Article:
Hood is arguably the Cavs’ biggest deadline addition.
Whether it be shooting off the dribble or attacking the rim, Hood is capable of being a go-to scoring option. Averaging a career-high in points (16.9) per game as well as three-point shooting percentage (38.9%) this season, he continues to grow into a well-rounded offensive player. With Clarkson, James, Kevin Love (when he returns from his hand injury), J.R. Smith, Kyle Korver, and Hood, the Cavs now have a number of guys who score and hit the outside jumper at different positions. This will serve as a more balanced offensive attack.
Another important aspect of the Cavs’ deadline maneuvers is the contracts these players are under. Clarkson, who’s under contract for the next two and a half seasons at roughly $12.5 million per year, Nance, who’s under contract for less than $3 million per year through the 2018-19 season, Hill, who’s in the first year of a three-year, $57 million deal, and Hood, a restricted free agent after this season, present contracts that are team-friendly or offer flexibility.
The Cavs endured about as big of a roster shakeup for a playoff team as humanly possible Thursday afternoon. With nearly half of their roster getting traded and four new pieces, who will all man prominent roles, being thrown into the mix, they’re a different team. The distractions, or at the very least a good chunk of them, are gone. It’s unclear what head coach Tyronn Lue‘s starting five will be for the short-term, but boy does he have options.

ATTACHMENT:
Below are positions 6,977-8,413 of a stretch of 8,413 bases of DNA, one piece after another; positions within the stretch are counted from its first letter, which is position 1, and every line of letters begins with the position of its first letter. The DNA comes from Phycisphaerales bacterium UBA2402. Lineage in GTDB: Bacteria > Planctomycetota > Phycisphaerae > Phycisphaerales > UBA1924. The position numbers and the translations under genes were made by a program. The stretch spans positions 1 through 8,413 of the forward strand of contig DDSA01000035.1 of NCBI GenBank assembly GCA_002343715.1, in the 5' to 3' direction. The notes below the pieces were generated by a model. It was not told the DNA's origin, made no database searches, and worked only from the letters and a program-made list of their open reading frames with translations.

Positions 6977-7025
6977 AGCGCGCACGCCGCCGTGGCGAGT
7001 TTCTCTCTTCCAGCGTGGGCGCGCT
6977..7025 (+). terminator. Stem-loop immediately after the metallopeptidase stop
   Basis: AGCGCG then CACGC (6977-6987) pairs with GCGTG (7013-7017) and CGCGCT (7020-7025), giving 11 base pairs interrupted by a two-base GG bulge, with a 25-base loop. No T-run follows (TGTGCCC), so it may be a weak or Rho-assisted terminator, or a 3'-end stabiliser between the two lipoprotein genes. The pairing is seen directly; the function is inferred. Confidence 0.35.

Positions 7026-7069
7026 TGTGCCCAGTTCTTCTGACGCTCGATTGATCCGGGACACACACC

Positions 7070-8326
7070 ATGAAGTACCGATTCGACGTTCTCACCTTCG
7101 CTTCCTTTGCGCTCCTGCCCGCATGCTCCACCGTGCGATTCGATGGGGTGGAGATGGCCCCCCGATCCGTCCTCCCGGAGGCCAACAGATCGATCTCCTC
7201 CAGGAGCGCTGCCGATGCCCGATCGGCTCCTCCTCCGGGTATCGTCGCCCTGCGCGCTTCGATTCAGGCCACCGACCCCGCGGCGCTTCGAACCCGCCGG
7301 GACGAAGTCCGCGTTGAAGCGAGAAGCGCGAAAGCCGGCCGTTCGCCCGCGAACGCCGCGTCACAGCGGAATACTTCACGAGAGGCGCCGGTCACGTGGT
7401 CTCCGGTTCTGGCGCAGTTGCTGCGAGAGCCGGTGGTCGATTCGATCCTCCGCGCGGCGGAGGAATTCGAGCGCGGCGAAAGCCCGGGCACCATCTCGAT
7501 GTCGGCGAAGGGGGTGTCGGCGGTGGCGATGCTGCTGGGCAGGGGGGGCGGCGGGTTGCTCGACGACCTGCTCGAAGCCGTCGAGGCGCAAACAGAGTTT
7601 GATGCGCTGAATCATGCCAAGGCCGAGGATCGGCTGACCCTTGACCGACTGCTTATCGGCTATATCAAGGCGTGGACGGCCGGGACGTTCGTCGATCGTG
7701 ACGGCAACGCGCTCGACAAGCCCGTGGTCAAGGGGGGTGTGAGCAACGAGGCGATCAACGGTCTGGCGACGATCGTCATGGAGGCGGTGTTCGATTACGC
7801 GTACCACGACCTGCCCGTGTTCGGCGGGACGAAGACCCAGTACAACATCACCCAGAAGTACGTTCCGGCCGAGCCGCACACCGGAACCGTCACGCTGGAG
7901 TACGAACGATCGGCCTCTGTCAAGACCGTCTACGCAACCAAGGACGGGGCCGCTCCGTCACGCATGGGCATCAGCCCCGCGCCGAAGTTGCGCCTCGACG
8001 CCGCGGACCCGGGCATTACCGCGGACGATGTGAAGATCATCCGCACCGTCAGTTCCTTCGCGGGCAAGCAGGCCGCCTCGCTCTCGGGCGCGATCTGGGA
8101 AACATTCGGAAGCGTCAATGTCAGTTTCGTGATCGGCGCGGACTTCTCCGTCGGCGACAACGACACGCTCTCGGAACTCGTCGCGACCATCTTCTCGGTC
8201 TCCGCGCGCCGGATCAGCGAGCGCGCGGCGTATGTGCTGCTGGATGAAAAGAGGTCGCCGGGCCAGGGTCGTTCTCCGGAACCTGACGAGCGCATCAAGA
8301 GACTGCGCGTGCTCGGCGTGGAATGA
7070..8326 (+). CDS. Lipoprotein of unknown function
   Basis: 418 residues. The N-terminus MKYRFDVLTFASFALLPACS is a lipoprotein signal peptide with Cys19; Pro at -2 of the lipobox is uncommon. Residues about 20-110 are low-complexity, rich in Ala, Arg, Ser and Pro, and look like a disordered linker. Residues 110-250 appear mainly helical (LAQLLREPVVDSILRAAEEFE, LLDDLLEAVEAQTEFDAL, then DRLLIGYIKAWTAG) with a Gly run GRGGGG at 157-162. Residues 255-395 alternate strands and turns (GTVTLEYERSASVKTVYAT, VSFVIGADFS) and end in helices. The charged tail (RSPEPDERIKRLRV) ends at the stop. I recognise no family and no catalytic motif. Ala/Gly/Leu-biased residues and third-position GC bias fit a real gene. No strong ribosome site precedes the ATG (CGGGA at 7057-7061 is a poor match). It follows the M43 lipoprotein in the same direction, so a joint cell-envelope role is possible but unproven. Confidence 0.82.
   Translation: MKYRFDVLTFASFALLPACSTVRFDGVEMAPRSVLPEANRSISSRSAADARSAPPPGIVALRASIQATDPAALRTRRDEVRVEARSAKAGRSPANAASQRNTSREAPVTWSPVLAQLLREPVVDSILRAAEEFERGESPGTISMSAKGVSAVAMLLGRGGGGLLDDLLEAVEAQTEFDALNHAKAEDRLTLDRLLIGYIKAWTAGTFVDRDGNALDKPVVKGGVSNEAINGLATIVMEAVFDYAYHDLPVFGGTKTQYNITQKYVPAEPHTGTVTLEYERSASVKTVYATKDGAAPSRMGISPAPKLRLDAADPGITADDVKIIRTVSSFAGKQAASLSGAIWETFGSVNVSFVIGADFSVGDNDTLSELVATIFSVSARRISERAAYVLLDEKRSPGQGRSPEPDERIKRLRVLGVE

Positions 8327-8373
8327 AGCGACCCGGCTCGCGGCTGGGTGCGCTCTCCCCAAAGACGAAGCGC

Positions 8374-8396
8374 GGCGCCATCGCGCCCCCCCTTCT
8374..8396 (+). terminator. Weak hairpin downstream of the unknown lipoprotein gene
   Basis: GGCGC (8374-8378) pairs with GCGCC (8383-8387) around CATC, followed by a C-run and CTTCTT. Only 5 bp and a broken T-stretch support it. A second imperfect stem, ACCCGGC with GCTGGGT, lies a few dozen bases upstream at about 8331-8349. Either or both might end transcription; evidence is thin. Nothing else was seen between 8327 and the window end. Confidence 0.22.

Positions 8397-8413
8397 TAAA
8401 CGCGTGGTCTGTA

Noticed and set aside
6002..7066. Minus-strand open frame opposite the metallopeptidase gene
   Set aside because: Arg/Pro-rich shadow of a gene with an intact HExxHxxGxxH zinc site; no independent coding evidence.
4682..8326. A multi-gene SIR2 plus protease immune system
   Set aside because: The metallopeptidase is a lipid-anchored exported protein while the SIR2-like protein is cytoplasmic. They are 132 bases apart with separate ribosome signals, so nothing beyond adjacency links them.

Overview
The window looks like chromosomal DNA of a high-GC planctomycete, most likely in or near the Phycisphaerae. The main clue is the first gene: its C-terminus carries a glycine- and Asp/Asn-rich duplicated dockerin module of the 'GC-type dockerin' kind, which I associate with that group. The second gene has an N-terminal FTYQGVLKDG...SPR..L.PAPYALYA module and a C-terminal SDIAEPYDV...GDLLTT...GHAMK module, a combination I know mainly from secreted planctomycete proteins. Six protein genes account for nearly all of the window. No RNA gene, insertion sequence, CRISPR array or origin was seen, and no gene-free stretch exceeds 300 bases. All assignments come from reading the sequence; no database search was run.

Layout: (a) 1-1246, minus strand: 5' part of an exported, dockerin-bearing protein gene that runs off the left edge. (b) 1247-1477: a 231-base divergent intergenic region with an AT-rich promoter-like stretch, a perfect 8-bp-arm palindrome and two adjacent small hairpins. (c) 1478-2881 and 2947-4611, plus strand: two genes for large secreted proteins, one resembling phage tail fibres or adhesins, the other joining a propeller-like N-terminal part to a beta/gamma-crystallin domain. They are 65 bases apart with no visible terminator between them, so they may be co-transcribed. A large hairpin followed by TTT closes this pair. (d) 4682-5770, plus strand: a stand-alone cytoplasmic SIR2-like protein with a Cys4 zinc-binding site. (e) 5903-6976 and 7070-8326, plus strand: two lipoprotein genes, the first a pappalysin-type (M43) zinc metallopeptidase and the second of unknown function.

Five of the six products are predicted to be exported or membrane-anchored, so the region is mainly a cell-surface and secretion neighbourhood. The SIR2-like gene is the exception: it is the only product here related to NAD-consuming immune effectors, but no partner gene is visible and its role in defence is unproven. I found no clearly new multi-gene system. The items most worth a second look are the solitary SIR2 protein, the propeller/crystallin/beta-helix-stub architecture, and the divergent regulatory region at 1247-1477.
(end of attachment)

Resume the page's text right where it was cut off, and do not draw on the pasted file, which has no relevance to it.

Hill will likely be their starting point guard or the first guard off the bench. Clarkson, while more of a scoring two-guard, is capable of handling the rock. Hood, at 6-foot-8, can play both wing positions and will be relied on to help out James and the Cavs’ scoring efforts. They could go small and play Hill and Clarkson in the backcourt, while Hood, Smith or Korver play the three, James moves to the four and Tristan Thompson mans the middle … before Love returns.
And when Love returns, it only helps the Cavs’ championship aspirations. He spreads the floor with his perimeter play and is their best rebounder. Of course, there’s the possibility that the moves they made Thursday afternoon aren’t enough to help them beat the Golden State Warriors or even get out of the Eastern Conference and if they fail to do so, James could bolt Cleveland for the second time. And if he does, the Cavs have a good foundation to begin a new era within Clarkson (25), Hill (31), Nance (25) and Hood (25), if they re-sign him, alongside what was already in place.
To add onto such a rebuild, the Cavs retained the Brooklyn Nets’ first-round pick in this year’s draft which is projected to be a top-ten pick.
It was a lot to fathom, but the Cavs did well Thursday afternoon; they’re now more equipped to go on a deep playoff run this Spring and/or jumpstart the post-James era, if that situation were to present itself.